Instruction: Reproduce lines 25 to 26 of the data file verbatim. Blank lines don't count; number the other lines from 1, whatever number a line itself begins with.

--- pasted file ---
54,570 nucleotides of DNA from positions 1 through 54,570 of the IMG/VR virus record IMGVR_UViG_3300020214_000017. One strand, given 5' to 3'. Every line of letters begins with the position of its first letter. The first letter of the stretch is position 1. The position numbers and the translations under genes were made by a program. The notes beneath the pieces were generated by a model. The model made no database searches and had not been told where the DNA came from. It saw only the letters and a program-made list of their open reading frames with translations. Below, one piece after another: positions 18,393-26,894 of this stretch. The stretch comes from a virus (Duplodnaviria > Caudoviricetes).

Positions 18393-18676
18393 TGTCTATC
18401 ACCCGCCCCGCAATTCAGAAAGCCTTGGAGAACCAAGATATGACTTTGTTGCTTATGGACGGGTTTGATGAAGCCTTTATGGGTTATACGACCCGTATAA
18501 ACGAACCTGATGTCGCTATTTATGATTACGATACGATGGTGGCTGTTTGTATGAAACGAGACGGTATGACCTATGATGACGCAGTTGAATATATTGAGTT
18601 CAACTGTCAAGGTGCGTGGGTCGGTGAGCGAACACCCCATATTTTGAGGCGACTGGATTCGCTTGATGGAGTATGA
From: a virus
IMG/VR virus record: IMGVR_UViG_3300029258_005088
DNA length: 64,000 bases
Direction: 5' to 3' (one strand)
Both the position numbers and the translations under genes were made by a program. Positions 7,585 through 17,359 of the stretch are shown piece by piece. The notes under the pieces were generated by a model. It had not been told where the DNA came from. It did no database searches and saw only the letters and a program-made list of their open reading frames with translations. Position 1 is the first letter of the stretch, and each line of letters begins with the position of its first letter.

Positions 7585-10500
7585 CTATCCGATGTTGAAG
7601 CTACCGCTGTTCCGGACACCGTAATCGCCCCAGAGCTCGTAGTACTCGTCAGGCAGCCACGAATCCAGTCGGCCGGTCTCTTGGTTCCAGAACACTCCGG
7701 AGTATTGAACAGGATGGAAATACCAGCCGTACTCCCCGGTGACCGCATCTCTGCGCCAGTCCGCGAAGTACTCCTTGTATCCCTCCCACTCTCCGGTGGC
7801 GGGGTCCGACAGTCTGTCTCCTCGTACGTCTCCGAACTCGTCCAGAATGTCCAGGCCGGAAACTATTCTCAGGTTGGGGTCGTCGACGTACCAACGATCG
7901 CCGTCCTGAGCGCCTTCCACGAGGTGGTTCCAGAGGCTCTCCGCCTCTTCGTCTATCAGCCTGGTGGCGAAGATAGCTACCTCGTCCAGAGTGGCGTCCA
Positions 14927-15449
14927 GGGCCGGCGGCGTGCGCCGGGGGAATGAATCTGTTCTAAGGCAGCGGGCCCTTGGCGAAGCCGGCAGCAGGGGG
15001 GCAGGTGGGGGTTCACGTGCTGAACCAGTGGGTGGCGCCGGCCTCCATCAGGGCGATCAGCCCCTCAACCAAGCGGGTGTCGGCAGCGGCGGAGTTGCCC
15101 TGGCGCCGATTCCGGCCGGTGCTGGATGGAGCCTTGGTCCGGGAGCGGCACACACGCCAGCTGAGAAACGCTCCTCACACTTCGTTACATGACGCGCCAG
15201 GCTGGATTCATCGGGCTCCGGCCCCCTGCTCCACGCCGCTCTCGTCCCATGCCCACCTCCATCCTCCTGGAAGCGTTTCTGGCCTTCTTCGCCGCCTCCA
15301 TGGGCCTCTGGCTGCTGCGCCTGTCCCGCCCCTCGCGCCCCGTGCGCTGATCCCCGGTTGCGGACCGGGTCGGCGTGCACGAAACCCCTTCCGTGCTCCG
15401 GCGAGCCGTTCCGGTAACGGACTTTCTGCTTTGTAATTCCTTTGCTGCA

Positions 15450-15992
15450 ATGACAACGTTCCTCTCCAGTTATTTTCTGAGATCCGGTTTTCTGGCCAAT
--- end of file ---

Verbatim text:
Positions 15450-15992
15450 ATGACAACGTTCCTCTCCAGTTATTTTCTGAGATCCGGTTTTCTGGCCAAT